Sports Policy in NCAA
One of the meaningful careers that have been undertaken by athletes is taking sports as a profession and nurturing their talents to achieve greater heights in life. Various sports organizations and bodies such as the NCAA have been created to cushion the sportsmen and women from exploitation by their agents and intermediaries (Fisher et al., 2017). In America, for instance, the National Collegiate Athletic Association (NCAA) was created as a nonprofit organization to regulate the affairs of the institutions of North America and organize athletic programs partaken by colleges and the universities in Canada and the United States.
Among the stakeholders include Reggie Bush, an all-time great and might be one of the best running backs in college history. Bush thinks that paying college athletes will destroy some people because younger students do not know how to manage their money (Davis & Shropshire, 2017). Tim Tebow was one of the best college athletes of all time. His voice is very influential in the field as well as in the real world. Tebow's jersey was one of the top-selling jerseys when he played, but he couldn't make a single dollar off sales (Holthaus Jr, 2010). Todd Gurley got in trouble in college for selling autographs for his profit. Gurley is in the NFL currently and is a great athlete. He voices why he thinks college athletes should be paid. Adrian Peterson is a firm believer in students being paid in college. He pointed out that basketball players are trying to be made to play at least two years in college, and he believes this is because the college makes money off their talent.
However, athletes from the colleges do not get paid, although there are plans from the board to have the athletes on the payroll after allowing them to get compensation from third parties that endorse them and receive money from different avenues. The board of directors unanimously voted for the policy change to change the previous policy and allowed the students to gain financial profits from using their images and names through image rights. The previous policy restricted athletes from the colleges from having any commercial benefit that would have been built from the use of their reputations and their effort both on and off the field of play.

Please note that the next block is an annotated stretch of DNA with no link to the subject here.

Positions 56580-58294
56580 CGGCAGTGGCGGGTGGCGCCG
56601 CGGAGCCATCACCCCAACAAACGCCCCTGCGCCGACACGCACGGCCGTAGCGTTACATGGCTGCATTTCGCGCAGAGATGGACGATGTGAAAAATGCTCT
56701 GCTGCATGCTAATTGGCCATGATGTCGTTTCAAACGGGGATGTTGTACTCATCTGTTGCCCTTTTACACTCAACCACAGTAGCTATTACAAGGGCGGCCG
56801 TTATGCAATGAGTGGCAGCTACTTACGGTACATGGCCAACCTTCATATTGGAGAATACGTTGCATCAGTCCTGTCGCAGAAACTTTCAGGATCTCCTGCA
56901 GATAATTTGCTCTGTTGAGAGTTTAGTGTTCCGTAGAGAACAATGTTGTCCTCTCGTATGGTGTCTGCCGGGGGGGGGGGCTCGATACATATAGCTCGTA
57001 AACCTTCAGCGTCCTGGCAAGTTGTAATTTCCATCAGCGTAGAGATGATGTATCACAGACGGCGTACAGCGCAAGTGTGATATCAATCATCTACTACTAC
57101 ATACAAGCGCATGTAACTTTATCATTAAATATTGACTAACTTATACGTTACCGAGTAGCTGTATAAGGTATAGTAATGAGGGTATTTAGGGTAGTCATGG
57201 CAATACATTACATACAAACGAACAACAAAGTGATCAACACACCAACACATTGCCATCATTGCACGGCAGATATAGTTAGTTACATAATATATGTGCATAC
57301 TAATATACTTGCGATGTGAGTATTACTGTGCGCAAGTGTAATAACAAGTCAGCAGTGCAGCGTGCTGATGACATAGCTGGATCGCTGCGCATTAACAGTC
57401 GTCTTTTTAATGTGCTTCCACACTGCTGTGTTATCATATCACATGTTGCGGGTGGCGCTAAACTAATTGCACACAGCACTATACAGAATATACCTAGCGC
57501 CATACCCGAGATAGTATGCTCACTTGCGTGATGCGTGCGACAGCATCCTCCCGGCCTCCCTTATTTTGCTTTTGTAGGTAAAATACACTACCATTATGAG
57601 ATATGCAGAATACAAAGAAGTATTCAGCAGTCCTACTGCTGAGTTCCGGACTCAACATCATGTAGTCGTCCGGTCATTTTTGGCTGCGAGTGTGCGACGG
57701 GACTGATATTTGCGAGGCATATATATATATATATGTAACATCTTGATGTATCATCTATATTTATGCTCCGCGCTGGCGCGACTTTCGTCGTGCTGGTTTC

If you pay the players, costs everywhere will go up. Tickets, food and drinks, merchandise will all be raised in price. Paying student-athletes can help them get a grip on financial awareness. This could help them in the future if they don't make it to the professional level and get a job. Stakeholders such as the colleges will not be subjected to paying the athletes directly to use their names and images in the commercial broadcasts (Shank & Lyberger, 2014). The board on the side remains glued into their opposition of applying a competitive ground that is fair by paying the college athletes in the context that it is focused on preserving a demarcation that they purport to explain a distinction between intercollegiate sports and professional sporting clearly.
Both parties, the college athletes and the governing body, are entangled in the competition that brings conflicts of interest that may affect the policy's implementation. Implementing the required changes will see athletes gaining from their participation in college sports (Shank & Lyberger, 2014). At the same time, the organization will have to cope with a reduction in incomes that they have been earning from the athletes' image rights. The move may lead to changes in the NCAA's governance structure to reduce the governing members due to a substantial amount of revenue being channeled to the athletes (Fisher et al., 2017). The policy may face hurdles in its implementation since the committee is still discussing other possible changes during their monthly meetings. The bottom line with the approach is that the athletes must gain from image rights and their names by various stakeholders who mint commercial benefits at the expense of the athletes.